Forget burpees — build muscle all over with one kettlebell and these four moves

Man outside on balcony squatting with a kettlebell in left hand
(Image credit: Shutterstock)

It's time to roll out your exercise mat, pick up one or two of the best kettlebells and try these four kettlebell exercises for targeting your upper and lower body and core muscles in under 30 minutes. 

The kettlebell strength workout comes courtesy of functional fitness Youtuber JTM Fit and helps build a stronger core while targeting your legs, glutes, chest, back, shoulders and arms. Barely a muscle group goes untouched, which ticks boxes for efficiency, too. 

We recommend a set of heavy kettlebells if you plan to try it, and you should be able to press the weight above your head. If you only have one bell, work one side at a time and share or double the reps — there’s plenty to go around. 

What is the 4-move functional kettlebell workout? 

We stumbled across the workout accidentally and couldn’t help but share it, having since practiced it at home. The cluster of muscle-torching moves is guaranteed to skyrocket your heart rate and deliver a full-body burn in very little time, and if you can’t get to the gym, you only need enough space to roll out your mat from wherever you are. If you’re new to kettlebell training, our guide on holding a kettlebell properly can help you get familiar with some grips that crop up during cleans and squats. 

Here’s a breakdown of the four exercises:

  • Sumo deadlift
  • Dual hike power clean
  • Dual front rack squats
  • Push press

Rest for 2-3 minutes between rounds

X 5 sets

Watch JTM Fit's four-move kettlebell workout

The kettlebell complex runs exercises back to back, meaning you’ll sequence each move together without rest. You can follow the video above, which shows you exactly how to execute, and remember to complete all eight reps before resting.

For example, start with two sumo deadlifts, then reset the bells on the mat and move into the kettlebell power cleans. After the second clean, keep the kettlebells in the front rack position and perform two squats, followed by two push presses. You get plenty of rest between rounds, and there are only two reps per move per round, so maximize your working sets by lifting heavy (close to failure) while keeping your form tight and your stomach engaged.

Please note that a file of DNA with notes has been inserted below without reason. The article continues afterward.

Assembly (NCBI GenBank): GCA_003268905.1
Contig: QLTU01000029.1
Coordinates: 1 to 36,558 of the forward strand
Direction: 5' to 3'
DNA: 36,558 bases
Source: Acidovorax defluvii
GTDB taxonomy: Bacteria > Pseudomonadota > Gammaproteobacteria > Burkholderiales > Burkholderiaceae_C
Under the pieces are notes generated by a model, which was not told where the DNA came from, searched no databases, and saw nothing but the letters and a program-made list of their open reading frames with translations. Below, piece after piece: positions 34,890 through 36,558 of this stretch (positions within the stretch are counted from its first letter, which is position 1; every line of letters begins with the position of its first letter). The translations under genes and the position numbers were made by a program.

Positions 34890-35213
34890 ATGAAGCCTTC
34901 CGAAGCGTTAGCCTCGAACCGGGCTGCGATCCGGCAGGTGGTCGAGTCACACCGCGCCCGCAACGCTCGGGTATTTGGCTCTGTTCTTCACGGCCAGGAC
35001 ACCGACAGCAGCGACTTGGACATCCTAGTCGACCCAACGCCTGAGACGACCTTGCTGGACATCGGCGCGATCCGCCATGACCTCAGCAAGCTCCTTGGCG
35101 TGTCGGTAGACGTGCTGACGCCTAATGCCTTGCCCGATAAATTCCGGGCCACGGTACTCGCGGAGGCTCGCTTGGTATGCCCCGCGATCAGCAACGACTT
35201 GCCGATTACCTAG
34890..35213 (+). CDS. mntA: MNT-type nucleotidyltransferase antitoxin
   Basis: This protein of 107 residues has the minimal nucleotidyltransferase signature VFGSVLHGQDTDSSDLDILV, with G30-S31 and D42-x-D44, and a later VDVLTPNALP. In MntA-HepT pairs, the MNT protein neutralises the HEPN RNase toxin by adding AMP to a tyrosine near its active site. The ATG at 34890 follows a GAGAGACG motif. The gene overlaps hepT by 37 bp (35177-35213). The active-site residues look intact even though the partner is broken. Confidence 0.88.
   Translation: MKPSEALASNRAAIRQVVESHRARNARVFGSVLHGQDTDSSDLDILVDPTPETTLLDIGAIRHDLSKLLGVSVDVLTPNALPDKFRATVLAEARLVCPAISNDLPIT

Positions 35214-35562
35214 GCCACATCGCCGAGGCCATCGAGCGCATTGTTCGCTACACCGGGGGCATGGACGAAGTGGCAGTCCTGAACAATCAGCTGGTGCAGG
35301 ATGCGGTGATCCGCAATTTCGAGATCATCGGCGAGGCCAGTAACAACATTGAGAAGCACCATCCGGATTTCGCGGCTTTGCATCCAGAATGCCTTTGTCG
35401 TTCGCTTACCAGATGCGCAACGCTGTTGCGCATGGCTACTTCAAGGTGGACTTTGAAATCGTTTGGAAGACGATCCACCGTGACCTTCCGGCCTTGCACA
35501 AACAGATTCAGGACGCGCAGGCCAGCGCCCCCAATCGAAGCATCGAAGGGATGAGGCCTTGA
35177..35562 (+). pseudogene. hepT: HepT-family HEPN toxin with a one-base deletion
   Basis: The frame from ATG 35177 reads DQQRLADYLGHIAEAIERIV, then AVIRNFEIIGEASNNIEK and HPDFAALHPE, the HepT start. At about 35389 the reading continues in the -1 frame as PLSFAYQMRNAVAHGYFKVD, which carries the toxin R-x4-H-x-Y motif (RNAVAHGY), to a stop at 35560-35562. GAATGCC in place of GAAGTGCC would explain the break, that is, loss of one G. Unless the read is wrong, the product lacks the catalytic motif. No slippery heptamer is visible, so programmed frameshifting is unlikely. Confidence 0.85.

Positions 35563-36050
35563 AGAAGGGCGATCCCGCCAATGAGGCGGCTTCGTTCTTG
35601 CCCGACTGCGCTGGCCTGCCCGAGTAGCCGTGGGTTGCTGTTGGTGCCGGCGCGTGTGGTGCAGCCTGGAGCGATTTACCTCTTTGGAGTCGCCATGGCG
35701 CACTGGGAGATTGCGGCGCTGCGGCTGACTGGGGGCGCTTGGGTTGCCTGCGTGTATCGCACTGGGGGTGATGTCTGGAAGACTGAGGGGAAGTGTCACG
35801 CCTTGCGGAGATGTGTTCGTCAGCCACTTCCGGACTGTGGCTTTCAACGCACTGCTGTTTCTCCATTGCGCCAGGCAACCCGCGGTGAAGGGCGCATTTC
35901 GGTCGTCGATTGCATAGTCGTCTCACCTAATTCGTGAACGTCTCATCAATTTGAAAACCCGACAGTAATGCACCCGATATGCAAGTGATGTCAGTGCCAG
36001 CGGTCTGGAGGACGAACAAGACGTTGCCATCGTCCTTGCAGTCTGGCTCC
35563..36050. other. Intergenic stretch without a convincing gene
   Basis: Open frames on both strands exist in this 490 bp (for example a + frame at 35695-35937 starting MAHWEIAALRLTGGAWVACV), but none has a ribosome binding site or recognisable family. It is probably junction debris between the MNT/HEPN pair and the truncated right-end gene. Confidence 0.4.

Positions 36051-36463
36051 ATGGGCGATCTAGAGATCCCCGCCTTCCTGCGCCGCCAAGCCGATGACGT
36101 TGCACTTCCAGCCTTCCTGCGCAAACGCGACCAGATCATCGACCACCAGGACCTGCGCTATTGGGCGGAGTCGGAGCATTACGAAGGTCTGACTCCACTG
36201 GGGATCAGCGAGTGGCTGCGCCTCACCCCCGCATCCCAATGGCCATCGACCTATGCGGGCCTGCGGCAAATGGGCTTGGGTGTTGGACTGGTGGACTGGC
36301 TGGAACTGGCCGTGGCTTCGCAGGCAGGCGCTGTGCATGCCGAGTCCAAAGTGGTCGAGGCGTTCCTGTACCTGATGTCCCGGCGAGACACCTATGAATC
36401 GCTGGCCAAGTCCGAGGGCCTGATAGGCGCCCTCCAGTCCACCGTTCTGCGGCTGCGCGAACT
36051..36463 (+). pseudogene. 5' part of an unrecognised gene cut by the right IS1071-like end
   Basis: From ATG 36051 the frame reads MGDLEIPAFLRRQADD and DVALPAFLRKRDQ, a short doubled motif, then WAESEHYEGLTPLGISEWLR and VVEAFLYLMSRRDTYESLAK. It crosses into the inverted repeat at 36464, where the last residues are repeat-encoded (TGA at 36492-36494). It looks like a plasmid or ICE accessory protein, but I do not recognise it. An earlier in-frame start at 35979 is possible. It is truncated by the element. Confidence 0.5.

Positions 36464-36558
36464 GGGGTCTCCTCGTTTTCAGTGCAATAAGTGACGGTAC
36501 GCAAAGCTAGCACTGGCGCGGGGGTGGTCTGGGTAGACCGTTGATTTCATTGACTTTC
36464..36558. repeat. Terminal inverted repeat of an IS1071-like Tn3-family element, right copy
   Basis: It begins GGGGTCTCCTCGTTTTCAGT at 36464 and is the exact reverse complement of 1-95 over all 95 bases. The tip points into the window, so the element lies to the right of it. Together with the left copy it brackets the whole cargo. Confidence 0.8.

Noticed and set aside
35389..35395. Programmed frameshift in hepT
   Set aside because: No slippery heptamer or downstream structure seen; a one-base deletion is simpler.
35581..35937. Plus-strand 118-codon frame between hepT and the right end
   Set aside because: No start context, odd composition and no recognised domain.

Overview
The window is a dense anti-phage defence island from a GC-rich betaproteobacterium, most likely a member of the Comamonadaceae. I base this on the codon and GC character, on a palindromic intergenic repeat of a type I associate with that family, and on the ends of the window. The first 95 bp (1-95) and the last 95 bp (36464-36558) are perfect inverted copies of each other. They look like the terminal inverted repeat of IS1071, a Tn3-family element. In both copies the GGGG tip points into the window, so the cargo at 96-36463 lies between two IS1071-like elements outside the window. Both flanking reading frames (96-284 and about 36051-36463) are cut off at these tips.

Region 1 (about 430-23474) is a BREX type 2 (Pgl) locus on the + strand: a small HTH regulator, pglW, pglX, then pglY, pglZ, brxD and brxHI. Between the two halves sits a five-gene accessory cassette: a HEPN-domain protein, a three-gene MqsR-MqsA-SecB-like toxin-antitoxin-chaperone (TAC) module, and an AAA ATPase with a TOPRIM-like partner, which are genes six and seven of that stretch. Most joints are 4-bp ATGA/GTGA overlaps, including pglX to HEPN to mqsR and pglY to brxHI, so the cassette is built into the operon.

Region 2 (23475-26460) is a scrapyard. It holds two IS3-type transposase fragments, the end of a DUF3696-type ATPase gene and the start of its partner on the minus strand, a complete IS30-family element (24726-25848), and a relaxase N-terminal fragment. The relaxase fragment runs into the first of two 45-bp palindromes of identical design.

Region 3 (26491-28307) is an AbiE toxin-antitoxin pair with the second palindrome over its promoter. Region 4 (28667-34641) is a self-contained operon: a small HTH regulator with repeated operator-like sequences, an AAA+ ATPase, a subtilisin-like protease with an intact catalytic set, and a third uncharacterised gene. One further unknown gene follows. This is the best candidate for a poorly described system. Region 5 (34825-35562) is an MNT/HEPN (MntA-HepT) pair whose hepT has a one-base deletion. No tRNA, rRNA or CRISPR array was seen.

Dual loading will help you achieve a heavier load overall, but you can work unilaterally (single-sided) if you have one kettlebell to hand. Unilateral training helps achieve the same intensity on both sides of the body so your dominant side can’t take over. It’s a particularly useful training tool if you want to strengthen weaker muscle groups and recruit the stabilizer muscles that help you lift. 

Trainer tips

During the sumo deadlifts, you’ll send the most focus to the posterior chain muscles that run down the back of the body. Adopt a foot stance slightly wider than shoulder-width and position the bells side-by-side between your feet. Keep your back flat and avoid rounding your spine or arching your back.

As you move to the hike cleans, take a small step back to provide space. Again, keep your back flat, and drive the two bells toward your shoulders, keeping the bells tracking close to your body. The exercise is all about power. Unlike regular kettlebell cleans, you’ll place the kettlebells on the mat in front of you, then swing them between your legs and drive up, reversing the movement pattern as you lower the weights. 

Remember to keep driving your knees outward as you move through the squats, imagining you’re pushing the ground away with your feet. Your heels stay planted and elbows slightly lifted as you keep the kettlebells in the front rack position. Here’s how to do a front rack kettlebell squat step-by-step.

Finally, finish the complex by dipping into the legs and pressing the weights above your head, punching the bells into the air and locking both arms out at the top, close to the body. The legs and core help drive the motion, but avoid squatting down — this isn’t a kettlebell thruster. 

Throughout the workout, focus on keeping a neutral spine and bracing your stomach. When anyone begins to fatigue, the first thing to go is form. Thankfully, you only have two reps to complete per exercise and plenty of rest to shake it off before you head back into the pain cave.

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Sam Hopes
Senior Staff Writer - Fitness

Sam Hopes is a level III qualified fitness trainer, level II reiki practitioner, and senior fitness writer at Future PLC, the publisher of Tom's Guide. She is also about to undertake her Yoga For Athletes training course. Having trained to work with mind and body, Sam is a big advocate of using mindfulness techniques in sport and fitness, and their impact on performance. She’s also passionate about the fundamentals of training and building sustainable training methods.  When she's not writing up her experiences with the latest fitness tech and workouts, you’ll find her writing about nutrition, sleep, recovery, and wellness.